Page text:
For decades now, Microsoft (MSFT) has had a system that has served it pretty well. It would focus on what it does best: making software and forging strong partnerships with hardware developers to run its systems. Yet with Apple's (AAPL) relatively quick rise to prominence and consumers' disinterest with its products, the company seems to be inching its way into the hardware market as well.
In truth, this move shouldn't come as that big of a surprise. Microsoft's Xbox 360 is one of its most profitable products, and its soon to be released Surface tablet may actually catch on with consumers due to its unique abilities. However, according to technology website BGR, Microsoft is silently developing hardware for its own version of the Windows 8 phone, an investment that would seemingly solidify Microsoft's interest in the hardware market.
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BGR's source reportedly didn't reveal much, but stated that the phone was in its last stages of development, will most likely launch in the coming months, and is geared to compete with high-end devices such as the iPhone 5 and Samsung's (SSNLF) Galaxy S III. The article went on to claim that the phone will launch under Microsoft's Surface brand, meaning that the tablet may also have another talking point by the time of its release, should the devices be interconnected.
If the source is correct, this would be a brazen move for Microsoft, but not one without merit. Although the Windows Phone is slowly gaining market share, Nokia's (NOK) unveiling of the Lumina 820 and 920 failed to generate the buzz both companies had hoped for and the company is very aware that its gains are only made possible by the visible decline of former smart phone titan, Research in Motion (RIMM).
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Naturally, Microsoft's friends at Samsung and Nokia would be much less happy about an official announcement, as this would cut into its business in a big way. Should Microsoft gain any traction with its own Windows 8 hardware, Samsung could kiss its profits from its deal with Microsoft goodbye, and Nokia would be left completely out in the cold.
The phone's development may come at just the right time, because Microsoft's much-anticipated new software Windows 8, has been subject to harsh rumors and negative speculation lately. Last Wednesday, Bloomberg reported that Intel's (INTC) CEO Pat Otellini told employees in Taiwan that Windows 8 would still have quite a few bugs by its launch date. Otellini would later rescind his comment and express that he thought the operating system was Microsoft's best to date, but it's likely that his retraction will do little to regain consumer confidence.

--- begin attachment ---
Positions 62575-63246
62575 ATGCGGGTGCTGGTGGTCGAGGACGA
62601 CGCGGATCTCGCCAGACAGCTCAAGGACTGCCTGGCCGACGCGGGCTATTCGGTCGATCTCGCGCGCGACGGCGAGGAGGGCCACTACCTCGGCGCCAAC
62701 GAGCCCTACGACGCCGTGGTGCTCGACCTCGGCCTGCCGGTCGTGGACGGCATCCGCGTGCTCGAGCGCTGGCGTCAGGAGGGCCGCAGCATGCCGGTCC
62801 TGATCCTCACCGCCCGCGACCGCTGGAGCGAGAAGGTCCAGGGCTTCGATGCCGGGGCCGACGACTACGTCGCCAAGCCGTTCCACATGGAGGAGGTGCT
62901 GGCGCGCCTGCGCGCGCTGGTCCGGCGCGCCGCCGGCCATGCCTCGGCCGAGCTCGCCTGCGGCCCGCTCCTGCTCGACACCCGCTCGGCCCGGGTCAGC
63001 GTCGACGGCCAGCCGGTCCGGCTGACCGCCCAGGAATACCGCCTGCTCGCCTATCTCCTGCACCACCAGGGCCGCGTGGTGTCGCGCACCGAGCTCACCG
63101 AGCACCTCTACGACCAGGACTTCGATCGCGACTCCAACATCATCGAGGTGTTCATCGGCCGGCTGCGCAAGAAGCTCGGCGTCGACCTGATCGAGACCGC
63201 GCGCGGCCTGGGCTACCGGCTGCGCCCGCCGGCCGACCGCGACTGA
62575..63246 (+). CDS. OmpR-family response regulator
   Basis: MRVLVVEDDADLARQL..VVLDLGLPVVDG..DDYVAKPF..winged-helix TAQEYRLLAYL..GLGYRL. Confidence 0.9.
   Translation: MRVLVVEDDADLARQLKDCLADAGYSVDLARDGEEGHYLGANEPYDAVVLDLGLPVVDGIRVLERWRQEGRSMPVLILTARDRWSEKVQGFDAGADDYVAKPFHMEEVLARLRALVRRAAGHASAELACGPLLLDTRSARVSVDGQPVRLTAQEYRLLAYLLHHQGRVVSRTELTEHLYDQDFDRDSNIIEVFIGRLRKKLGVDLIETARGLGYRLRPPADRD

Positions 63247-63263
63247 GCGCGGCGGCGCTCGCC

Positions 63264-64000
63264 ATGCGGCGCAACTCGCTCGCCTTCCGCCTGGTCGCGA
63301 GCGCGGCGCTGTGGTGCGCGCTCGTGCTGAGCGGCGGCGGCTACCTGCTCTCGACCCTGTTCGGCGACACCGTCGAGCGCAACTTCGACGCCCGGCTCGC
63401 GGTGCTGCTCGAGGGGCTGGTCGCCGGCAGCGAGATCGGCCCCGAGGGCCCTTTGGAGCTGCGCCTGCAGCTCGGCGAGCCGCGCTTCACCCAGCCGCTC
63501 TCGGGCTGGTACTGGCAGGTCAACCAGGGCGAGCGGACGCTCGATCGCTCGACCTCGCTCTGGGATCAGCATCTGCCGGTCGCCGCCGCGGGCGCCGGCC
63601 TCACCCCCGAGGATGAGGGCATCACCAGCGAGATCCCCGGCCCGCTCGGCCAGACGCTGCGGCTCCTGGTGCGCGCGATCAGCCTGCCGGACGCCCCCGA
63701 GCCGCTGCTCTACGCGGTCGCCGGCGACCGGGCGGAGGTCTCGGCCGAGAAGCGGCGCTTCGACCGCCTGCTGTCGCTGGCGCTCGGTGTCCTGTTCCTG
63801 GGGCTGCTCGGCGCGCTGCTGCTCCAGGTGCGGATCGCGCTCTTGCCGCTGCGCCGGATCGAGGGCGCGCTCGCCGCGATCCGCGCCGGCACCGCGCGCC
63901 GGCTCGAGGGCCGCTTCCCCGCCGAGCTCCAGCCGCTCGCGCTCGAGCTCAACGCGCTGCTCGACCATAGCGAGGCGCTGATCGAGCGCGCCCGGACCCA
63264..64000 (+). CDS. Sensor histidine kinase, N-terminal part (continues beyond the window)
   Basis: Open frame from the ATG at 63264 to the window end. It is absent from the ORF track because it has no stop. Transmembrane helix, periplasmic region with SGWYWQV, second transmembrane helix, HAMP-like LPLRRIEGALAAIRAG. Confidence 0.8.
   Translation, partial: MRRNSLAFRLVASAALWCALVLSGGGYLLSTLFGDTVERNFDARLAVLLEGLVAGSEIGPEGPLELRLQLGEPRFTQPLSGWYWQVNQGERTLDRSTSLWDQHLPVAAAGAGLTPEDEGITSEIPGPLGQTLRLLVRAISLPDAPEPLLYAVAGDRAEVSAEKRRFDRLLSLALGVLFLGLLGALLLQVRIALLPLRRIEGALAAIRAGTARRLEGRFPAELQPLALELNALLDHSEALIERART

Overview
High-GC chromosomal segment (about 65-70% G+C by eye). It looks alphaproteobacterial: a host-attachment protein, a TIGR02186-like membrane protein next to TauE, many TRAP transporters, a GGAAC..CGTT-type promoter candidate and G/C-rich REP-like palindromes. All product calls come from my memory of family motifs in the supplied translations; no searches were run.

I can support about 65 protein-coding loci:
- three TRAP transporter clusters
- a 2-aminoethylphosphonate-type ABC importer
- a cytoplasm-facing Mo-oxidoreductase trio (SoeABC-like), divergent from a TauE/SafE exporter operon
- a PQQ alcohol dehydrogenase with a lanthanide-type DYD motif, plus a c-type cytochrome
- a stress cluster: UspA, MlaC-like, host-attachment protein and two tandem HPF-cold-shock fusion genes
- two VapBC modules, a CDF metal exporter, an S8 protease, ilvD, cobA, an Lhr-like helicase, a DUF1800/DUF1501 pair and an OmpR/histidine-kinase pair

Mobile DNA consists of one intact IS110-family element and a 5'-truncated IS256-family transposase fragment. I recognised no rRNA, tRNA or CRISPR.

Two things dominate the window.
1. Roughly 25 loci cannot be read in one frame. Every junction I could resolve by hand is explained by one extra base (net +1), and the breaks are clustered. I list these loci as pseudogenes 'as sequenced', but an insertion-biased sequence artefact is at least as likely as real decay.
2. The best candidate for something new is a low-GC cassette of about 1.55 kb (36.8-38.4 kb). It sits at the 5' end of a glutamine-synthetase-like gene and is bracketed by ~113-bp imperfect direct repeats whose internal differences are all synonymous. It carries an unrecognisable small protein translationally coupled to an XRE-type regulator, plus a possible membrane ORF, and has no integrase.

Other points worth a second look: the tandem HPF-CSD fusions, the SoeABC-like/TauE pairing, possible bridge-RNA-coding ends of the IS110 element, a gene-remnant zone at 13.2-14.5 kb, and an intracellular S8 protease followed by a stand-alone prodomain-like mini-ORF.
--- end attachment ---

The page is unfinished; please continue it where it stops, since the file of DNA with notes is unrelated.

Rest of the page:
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Worse may be the system's apparent lack of apps, which will do little to pique consumer interest. This is an issue that Microsoft has been quick to address, as it has opened more labs to develop its own apps and facilitated methods in which independent developers can produce its programs. Still, Microsoft has done little to make Windows 8 competitive with iOS or Android (GOOG).
Microsoft's own forums are also reporting that consumers are slow to adapt to Windows 8. A poll of 50,000 users that have tried the product cited some positive things about the system, but overwhelmingly declared that they favored Windows 7 at the moment. Perhaps that's just due to familiarity, but the finding shows that as things stand, Microsoft's new OS might not be the hot seller they had hoped for.
Considering these recent Windows 8 issues, a Microsoft-designed phone might provide an interesting way to stack the deck. A Microsoft phone could be a risky investment that could ruin the company's relationships with many of its partners, but it could also strengthen the Windows 8 brand in a major way, and create more interest in Surface and its features. We'll be looking for an official announcement in the months to come, especially during the Windows 8 launch on October 26.